Synopsis: There are Pretenders among us, geniuses with the ability to become anyone they want to be. In 1983 a corporation known as The Centre isolated a young Pretender named Jarod and exploited his genius for their research. Then, one day, their Pretender ran away.
Review: The Pretender: Rebirth is written by the creators of The Pretender television show which aired from 1996-2000. Rebirth is just that – a rebirth of the series in novel form, updated to the present day. Fans of the show will see mostly similarities but a few new characters as well.
In this first novel, Jarod Pretends to be a doctor to infiltrate some shading dealings. It reads a lot like the show, fast-paced and thrilling. The story is told from the point of view of the various characters – fleshing each out very well. As in the show, Ms. Parker is completely unlikeable right from the beginning in her villainous role. And Sydney has made some bad choices, but genuinely cares for Jarod. And Jarod is a wide-eyed innocent as he experiences life outside The Centre, with a hero complex.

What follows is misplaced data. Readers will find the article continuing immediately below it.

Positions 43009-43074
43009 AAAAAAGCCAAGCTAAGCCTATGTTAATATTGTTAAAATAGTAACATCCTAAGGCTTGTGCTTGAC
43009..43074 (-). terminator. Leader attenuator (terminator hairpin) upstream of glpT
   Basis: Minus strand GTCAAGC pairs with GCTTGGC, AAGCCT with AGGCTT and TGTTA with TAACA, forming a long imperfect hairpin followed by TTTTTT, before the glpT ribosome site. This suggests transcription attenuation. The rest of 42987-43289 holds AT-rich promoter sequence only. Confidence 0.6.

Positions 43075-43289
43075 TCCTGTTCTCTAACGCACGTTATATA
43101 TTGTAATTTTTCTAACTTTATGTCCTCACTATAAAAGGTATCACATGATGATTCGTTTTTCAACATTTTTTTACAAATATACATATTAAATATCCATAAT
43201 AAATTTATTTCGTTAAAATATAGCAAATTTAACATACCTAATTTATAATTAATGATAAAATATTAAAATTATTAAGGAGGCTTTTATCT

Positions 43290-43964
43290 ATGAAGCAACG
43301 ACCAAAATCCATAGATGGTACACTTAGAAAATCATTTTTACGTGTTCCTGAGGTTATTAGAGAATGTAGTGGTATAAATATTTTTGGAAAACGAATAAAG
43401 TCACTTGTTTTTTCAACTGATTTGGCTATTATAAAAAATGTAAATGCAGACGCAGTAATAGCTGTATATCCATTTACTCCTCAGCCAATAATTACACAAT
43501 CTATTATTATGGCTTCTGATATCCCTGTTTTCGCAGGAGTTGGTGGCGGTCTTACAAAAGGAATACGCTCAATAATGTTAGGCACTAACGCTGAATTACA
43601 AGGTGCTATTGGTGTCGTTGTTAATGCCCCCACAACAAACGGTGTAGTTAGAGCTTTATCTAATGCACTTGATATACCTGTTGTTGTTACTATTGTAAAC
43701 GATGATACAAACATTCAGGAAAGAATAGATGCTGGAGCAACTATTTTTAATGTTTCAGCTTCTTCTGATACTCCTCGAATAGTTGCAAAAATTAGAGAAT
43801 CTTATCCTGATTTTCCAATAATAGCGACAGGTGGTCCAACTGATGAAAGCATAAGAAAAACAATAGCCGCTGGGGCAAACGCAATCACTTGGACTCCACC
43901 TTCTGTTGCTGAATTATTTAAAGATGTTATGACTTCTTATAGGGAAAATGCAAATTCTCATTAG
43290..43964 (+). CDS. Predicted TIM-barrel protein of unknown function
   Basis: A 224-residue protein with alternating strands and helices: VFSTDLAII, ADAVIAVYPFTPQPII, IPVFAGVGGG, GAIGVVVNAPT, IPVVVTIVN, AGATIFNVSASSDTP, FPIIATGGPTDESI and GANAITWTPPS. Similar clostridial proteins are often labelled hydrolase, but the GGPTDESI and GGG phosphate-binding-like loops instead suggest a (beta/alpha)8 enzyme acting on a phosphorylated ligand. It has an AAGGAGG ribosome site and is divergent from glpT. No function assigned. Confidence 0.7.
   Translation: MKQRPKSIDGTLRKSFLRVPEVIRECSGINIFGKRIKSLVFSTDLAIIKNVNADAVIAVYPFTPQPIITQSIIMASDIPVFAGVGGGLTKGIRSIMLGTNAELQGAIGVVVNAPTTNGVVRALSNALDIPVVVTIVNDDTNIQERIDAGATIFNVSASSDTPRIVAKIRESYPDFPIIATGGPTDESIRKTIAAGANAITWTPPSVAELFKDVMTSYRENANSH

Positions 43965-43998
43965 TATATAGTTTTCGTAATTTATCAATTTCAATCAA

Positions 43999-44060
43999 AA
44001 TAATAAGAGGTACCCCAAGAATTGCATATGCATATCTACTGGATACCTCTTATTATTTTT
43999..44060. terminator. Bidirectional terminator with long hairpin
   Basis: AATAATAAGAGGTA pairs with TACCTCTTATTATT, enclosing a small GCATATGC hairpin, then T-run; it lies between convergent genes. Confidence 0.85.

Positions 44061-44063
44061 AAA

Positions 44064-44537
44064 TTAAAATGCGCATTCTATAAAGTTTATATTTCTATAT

I thoroughly enjoyed this first novel in the series. The mystery and suspense build to an exciting and dramatic cliffhanger ending that left me wanting more. Fans of the show will definitely want to check this one out. And I’ll certainly be following this fascinating series.
Synopsis: Like all the dragonets of destiny, Starflight has always wanted to see his home — but he’s also been afraid of his fellow NightWings. Starflight doesn’t have mindreading powers like his tribe, and he doesn’t understand why they’re so secretive. No one has ever even seen the NightWing queen.
But now Starflight is the dragonets’ only hope — he must find a way to negotiate with his fellow NightWings to free the RainWing dragons they’ve captured, and perhaps end the war in Pyrrhia altogether. Starflight is the smartest of the dragonets… but is he brave enough to speak up? Or will he falter in his mission, and accidentally betray them all?